Skip to main content
The Globe and Mail
Support Quality Journalism.
The Globe and Mail
First Access to Latest
Investment News
Collection of curated
e-books and guides
Inform your decisions via
Globe Investor Tools
Just$1.99
per week
for first 24 weeks

Enjoy unlimited digital access
Enjoy Unlimited Digital Access
Get full access to globeandmail.com
Just $1.99 per week for the first 24 weeks
Just $1.99 per week for the first 24 weeks
var select={root:".js-sub-pencil",control:".js-sub-pencil-control",open:"o-sub-pencil--open",closed:"o-sub-pencil--closed"},dom={},allowExpand=!0;function pencilInit(o){var e=arguments.length>1&&void 0!==arguments[1]&&arguments[1];select.root=o,dom.root=document.querySelector(select.root),dom.root&&(dom.control=document.querySelector(select.control),dom.control.addEventListener("click",onToggleClicked),setPanelState(e),window.addEventListener("scroll",onWindowScroll),dom.root.removeAttribute("hidden"))}function isPanelOpen(){return dom.root.classList.contains(select.open)}function setPanelState(o){dom.root.classList[o?"add":"remove"](select.open),dom.root.classList[o?"remove":"add"](select.closed),dom.control.setAttribute("aria-expanded",o)}function onToggleClicked(){var l=!isPanelOpen();setPanelState(l)}function onWindowScroll(){window.requestAnimationFrame(function() {var l=isPanelOpen(),n=0===(document.body.scrollTop||document.documentElement.scrollTop);n||l||!allowExpand?n&&l&&(allowExpand=!0,setPanelState(!1)):(allowExpand=!1,setPanelState(!0))});}pencilInit(".js-sub-pencil",!1); // via darwin-bg var slideIndex = 0; carousel(); function carousel() { var i; var x = document.getElementsByClassName("subs_valueprop"); for (i = 0; i < x.length; i++) { x[i].style.display = "none"; } slideIndex++; if (slideIndex> x.length) { slideIndex = 1; } x[slideIndex - 1].style.display = "block"; setTimeout(carousel, 2500); } //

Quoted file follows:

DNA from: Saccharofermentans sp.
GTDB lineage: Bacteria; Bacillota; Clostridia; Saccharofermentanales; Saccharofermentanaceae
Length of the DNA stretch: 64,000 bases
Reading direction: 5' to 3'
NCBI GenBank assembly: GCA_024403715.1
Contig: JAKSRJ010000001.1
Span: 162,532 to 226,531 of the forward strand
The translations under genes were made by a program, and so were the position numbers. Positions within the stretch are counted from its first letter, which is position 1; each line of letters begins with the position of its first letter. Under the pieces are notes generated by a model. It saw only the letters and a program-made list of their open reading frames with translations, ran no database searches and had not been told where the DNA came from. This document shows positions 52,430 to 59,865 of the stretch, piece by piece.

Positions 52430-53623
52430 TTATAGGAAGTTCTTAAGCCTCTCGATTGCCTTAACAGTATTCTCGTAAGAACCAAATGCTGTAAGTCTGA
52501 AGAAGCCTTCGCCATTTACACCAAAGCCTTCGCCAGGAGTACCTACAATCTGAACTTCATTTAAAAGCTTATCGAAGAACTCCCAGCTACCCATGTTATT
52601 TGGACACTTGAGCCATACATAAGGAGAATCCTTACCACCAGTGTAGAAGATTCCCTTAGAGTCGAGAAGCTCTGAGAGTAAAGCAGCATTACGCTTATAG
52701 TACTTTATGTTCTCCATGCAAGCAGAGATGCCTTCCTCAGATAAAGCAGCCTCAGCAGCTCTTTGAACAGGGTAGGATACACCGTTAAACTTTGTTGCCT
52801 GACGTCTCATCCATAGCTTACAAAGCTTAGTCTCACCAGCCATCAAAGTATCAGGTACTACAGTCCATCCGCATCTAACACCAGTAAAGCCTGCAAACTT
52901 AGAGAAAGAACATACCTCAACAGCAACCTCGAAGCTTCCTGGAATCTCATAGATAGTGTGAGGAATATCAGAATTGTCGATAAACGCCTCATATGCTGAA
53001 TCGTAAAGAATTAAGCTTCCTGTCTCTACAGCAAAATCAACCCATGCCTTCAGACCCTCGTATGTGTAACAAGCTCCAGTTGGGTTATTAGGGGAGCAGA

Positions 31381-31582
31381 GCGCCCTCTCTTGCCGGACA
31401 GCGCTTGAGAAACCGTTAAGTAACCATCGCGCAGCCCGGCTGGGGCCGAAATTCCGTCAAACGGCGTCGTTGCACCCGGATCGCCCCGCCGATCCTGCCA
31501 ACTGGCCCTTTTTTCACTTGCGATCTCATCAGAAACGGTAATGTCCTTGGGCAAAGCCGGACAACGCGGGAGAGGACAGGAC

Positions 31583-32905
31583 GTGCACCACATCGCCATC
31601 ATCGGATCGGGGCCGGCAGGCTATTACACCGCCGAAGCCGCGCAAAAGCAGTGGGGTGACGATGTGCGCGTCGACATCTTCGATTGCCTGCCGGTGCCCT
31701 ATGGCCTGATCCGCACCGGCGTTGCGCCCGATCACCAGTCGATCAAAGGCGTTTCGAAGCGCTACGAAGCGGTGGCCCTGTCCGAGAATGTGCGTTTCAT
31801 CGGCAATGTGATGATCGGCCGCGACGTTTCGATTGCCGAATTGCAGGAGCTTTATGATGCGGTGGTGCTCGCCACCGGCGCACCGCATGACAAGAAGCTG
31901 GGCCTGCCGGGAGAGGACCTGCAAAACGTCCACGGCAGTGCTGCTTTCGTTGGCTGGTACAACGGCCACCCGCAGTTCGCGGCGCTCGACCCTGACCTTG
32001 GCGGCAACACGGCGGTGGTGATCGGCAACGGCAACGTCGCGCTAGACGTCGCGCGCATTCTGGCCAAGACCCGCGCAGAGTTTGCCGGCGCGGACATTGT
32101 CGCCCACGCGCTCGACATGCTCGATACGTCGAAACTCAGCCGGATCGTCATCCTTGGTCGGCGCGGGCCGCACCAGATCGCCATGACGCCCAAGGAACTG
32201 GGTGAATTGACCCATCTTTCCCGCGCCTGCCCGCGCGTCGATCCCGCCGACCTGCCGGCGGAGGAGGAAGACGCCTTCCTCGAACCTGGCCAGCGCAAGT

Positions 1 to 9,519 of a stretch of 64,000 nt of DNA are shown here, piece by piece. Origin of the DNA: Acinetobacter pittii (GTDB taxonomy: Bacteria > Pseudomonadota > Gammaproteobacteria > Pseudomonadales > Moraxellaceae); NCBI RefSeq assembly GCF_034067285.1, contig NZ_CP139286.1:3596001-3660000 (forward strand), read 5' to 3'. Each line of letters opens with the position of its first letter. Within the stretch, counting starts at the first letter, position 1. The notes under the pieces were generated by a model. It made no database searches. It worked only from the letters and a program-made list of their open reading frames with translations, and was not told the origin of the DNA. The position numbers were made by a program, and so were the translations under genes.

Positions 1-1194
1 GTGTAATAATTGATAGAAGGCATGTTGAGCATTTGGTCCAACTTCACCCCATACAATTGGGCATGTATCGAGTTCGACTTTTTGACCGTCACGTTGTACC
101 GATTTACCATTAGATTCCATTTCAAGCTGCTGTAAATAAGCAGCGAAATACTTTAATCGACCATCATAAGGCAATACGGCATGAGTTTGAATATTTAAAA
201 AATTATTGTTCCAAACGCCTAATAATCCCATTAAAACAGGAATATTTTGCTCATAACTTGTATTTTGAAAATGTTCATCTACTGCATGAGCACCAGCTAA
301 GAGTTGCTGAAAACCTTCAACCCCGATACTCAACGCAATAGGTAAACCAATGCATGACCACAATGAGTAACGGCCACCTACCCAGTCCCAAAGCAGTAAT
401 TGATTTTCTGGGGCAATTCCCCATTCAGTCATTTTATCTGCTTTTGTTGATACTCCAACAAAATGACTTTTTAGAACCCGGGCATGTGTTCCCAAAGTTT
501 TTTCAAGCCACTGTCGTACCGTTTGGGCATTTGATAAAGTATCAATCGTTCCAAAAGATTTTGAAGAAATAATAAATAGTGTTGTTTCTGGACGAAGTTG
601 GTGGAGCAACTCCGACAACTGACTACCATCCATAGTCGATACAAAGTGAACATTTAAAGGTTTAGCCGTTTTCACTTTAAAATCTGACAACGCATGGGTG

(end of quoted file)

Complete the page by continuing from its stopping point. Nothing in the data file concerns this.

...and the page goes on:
A half-dozen Latin American restaurants in Canada are serving chapulines – a.k.a. grasshoppers (or, occasionally, crickets) – which, honestly, taste a lot like any crunchy, salty snack.

Eating bugs, food futurists have said, is the next big thing.

The problem with this prediction, though, is that trend-watchers have been saying it for so many years now, it's easy to think the insect food fad must have already come and gone. No, it hasn't really landed yet, but now, finally, the bug trend might have legs.

A half-dozen Latin American restaurants in Canada are serving chapulines – a.k.a. grasshoppers (or, occasionally, crickets) – which, honestly, taste a lot like any crunchy, salty snack.

Story continues below advertisement

At Vancouver's La Mezcaleria, executive chef Mariana Gabilondo uses insects in her salsa borracha, a dried chili-and-cricket salsa made with beer and honey that's used in special tacos. In Toronto, the Bloordale neighbourhood's Tierra Azteca sells a chapulin hot sauce and at El Catrin in the Distillery District, you can have crickets added to the house-made guacamole. At Baro on King Street West and Kensington Market's El Rey, chapulines are sold as bar snacks.

"We serve them the same way that you would find them in the markets of Oaxaca, where it's a bag snack, like popcorn," says co-owner Owen Walker of El Rey, which specializes in that Mexican region's food and drink. "We season them with chili, lime, garlic and salt, then toast them up in a little oil for that extra crunch."

Patrons at El Rey have a range of reactions. Walker admits many customers can't get past the idea of eating a bug, while others are inspired by the Fear Factor ethos. Some Mexican expats order them for nostalgia's sake, while a few, such as Walker himself, genuinely love the earthy qualities and grassy flavour of the toasted insect, especially once it's been liberally coated in salt and spice.